Rest peacefully, Caroline: You never know who is struggling so be kind

Caroline Flack’s death is a devastating reminder that you just don’t know what is going on inside someone’s mind. 

The Love Island host was one of the most successful TV presenters, she was adored by her friends, admired by fans and lived a life that we dreamed of. Her Instagram is filled with photos of her smiling on the red carpet, care-free snaps from the sunny beach and images of her huge grin, but as we all know, Instagram is merely a highlights reel.

Caroline was a celebrity with a life many of us envied, but depression, anxiety and mental health disorders do not care for status or wealth or success. They can impact anyone, famous or not. All the privilege in the world can’t stop them from taking hold of your mind.

Caroline was clearly struggling. She was fighting her own personal demons and suffering so much that she felt suicide was her only option. My heart sank when I found out she had died by suicide because that feeling of hopelessness and loneliness is nothing but horrific and terrifying. When you reach that point of utter despair, it is beyond hard to think of anything or anyone else. Suicide isn’t selfish nor is it a crime. It is tragic and heartbreaking and completely devastating, but it is not a cowardly act.


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We do not know why she decided to end her life and speculating won’t help. Gossiping about her life or sharing your theories certainly won’t do any good either. We need to give Caroline the respect and dignity that was stripped from her, mostly by the British media and online trolls, late last year when she was arrested for assault.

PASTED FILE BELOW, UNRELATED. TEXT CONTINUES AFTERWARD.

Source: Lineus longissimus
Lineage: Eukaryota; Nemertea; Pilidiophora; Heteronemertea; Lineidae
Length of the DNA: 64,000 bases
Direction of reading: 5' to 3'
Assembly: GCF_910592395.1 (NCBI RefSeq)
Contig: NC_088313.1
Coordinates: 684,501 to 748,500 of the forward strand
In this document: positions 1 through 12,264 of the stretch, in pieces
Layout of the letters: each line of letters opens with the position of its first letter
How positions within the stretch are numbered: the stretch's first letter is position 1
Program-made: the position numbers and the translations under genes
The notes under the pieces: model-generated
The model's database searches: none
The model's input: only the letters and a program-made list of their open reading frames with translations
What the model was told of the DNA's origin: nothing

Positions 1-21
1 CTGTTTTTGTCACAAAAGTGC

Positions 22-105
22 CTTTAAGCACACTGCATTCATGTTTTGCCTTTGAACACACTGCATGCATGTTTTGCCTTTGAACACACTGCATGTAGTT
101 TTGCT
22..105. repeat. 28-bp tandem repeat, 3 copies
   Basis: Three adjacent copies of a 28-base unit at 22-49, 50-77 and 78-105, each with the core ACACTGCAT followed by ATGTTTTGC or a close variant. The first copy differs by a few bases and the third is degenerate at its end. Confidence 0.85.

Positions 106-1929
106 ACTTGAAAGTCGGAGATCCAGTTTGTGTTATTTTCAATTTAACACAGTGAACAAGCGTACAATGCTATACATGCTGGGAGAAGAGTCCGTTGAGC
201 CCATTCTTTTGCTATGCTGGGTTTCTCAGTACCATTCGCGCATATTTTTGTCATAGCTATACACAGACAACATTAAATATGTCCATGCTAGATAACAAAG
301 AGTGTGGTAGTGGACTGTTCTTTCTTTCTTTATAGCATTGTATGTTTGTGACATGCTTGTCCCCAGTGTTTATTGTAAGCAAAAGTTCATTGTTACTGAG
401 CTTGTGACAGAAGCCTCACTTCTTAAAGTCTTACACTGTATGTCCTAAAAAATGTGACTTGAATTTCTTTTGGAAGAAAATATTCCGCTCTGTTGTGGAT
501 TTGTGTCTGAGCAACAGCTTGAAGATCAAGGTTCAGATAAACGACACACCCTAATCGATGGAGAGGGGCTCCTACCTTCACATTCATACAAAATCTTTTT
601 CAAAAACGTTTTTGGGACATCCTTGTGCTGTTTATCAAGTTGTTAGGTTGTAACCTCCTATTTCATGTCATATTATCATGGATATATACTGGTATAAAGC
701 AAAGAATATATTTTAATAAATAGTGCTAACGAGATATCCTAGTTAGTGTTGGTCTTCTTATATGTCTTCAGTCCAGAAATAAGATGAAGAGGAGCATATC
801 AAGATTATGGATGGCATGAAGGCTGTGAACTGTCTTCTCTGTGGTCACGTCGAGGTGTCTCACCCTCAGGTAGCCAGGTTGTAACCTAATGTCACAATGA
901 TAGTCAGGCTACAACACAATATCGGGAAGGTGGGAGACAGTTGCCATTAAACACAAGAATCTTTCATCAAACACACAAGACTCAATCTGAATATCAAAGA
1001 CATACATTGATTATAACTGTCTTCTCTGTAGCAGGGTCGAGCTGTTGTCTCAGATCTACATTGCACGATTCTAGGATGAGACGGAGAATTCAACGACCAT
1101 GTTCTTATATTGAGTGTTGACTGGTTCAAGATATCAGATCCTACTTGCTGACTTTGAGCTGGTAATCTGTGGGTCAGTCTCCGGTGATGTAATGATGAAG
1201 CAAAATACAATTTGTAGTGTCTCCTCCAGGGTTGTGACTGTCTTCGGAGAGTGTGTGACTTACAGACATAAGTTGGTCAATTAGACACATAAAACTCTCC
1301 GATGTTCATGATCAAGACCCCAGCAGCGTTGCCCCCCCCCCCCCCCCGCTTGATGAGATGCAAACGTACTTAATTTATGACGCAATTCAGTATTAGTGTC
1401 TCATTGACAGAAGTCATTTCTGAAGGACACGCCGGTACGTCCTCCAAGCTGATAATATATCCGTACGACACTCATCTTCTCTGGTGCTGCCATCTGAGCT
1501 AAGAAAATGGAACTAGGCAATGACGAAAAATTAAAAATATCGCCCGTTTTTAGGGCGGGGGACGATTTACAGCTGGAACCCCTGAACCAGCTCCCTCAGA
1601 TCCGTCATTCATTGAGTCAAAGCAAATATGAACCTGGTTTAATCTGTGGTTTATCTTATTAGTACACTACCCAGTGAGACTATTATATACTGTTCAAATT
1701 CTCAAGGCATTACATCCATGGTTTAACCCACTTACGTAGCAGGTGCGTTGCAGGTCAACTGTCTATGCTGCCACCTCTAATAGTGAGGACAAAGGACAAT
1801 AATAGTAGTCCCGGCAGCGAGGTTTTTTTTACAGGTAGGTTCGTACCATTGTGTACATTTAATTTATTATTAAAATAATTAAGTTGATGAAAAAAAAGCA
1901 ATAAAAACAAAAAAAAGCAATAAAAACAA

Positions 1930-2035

We also need to simply be kinder to one another. We are slowly beating the stigma surrounding mental health, but there is so much more we can do. Speaking about your struggles can help. 

Volunteering for mental health charities can help. Telling your friends about your problems can help. Being their shoulder to cry on can help. Listening to someone’s struggles can help. Donating to organisations that support people with mental health issues can help.


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But one thing that can truly help is to simply be kind. This world of online hate, cancel culture and never-ending trolling can be unbearable for millions, including Caroline who was ridiculed and shamed by the media, tabloids and strangers who never met her.

We do have the power to change the online world and make it a friendlier and kinder place. A place that doesn't hound someone for being imperfect, because none of us are. We have all made mistakes, we've all said foolish things and did things we regret. 

Caroline’s close friend, Laura Whitmore summed it up perfectly during her heartbreaking tribute to Caroline on her radio show this morning.

How she found the strength to deliver these words is beyond me, but they’ll stay with us for quite some time.

Laura said: “She had many struggles. I'm not going to pretend she's perfect, but is anyone? She lived every mistake publicly under the scrutiny of the media. 

“To listeners, be kind, only you are responsible for how you treat others and what you put out in the world. "Your words affect people. To paparazzi and tabloids looking for a cheap sell, to trolls hiding behind a keyboard, enough."

Rest peacefully, Caroline.

You can call the Samaritans on 116 123.